As well, the City has set a May 5, 2014 deadline for written comments to be considered in an upcoming staff report.

Key differences between the proposal and the one that went before Council two years ago include the following:

  • 21-storey tower (up from 19-storeys, the maximum in the Council report)
  • 399 parking spaces (up from 320 parking spaces)
  • 258 condo units (up from 241 units)
  • no food co-op retail space

Mayor Robertson mentioned the planned (and now removed) food co-op when he supported the Rize project (the initial rezoning passed with a 9-1 vote). However, since that time the spot zoning bylaw changes have not been enacted, nor has the final form of development been approved by City Council.

What’s RAMP’s position?

RAMP believes that the changes made in the new Rize design are so extensive that the entire project must go back to City Council for a new Public Hearing.  It is particularly important to remember that the Mount Pleasant Community Plan allows for no additional density on this site more than the existing zoning.  The Plan also calls for an “iconic (landmark) building.”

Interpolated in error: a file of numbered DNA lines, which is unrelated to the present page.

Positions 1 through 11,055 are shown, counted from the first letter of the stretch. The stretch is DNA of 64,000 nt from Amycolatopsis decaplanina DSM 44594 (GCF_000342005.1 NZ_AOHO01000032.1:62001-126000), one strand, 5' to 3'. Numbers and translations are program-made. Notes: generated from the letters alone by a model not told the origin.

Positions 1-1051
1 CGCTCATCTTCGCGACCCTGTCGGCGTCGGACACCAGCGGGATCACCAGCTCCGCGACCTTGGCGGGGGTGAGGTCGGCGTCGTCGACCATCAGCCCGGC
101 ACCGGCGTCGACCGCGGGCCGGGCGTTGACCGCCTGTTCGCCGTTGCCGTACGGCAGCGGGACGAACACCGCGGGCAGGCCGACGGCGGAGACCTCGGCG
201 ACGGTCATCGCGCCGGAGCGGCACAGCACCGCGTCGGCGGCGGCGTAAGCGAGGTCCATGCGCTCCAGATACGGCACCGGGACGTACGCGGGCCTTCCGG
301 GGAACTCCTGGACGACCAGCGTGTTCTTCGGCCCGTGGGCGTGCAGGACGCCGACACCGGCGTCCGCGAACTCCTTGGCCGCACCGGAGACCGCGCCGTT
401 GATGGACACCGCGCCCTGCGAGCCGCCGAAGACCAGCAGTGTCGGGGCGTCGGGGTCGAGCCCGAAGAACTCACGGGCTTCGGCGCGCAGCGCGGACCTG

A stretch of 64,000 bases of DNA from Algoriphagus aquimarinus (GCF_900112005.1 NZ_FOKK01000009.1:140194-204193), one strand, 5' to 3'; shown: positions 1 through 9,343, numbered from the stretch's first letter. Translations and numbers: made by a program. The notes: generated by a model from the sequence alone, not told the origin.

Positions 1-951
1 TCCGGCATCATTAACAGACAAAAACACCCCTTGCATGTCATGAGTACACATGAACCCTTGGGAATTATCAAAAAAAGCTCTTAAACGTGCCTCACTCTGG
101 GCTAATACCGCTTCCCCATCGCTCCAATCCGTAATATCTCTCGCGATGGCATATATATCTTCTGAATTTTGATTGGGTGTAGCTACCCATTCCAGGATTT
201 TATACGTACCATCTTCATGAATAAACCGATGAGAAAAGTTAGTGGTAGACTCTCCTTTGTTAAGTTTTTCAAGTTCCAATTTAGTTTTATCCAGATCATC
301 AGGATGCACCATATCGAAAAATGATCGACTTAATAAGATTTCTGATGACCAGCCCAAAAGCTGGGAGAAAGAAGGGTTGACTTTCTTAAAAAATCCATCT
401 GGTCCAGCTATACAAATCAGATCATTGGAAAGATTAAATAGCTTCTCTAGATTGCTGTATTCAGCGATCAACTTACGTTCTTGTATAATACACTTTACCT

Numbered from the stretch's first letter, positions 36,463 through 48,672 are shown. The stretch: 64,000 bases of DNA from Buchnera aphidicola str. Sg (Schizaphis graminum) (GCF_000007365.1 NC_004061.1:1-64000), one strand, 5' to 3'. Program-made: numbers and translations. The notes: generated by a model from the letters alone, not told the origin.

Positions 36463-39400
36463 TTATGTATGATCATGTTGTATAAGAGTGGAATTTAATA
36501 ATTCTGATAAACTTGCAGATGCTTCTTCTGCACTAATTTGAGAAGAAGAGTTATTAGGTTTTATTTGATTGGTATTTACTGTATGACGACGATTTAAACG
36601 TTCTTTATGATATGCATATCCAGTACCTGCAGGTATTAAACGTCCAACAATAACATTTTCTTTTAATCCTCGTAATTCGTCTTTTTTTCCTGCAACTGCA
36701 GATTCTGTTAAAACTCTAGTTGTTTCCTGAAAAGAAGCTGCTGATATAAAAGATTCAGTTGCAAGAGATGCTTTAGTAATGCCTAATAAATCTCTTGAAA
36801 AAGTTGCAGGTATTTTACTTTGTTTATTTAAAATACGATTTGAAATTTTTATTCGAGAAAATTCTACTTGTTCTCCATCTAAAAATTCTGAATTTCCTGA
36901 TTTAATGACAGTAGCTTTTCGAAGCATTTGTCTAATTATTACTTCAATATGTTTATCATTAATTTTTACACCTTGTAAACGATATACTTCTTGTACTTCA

Pedestrian safety, cyclist safety, traffic concerns, noise, trolley bus access on East 10th Avenue, shadowing, views, an underground stream on the site, impacts on neighbouring buildings, and precedents for the scale of future developments are important issues that need to be examined and addressed.

The changes in the number of storeys and the increase in the overall unit count are a couple of the reasons why this proposal should go back to Council for review. Only Council has the authority to allocate additional Community Amenity Contributions (CACs). There has been no news about the City’s planned allocation of the CACs over the past two years.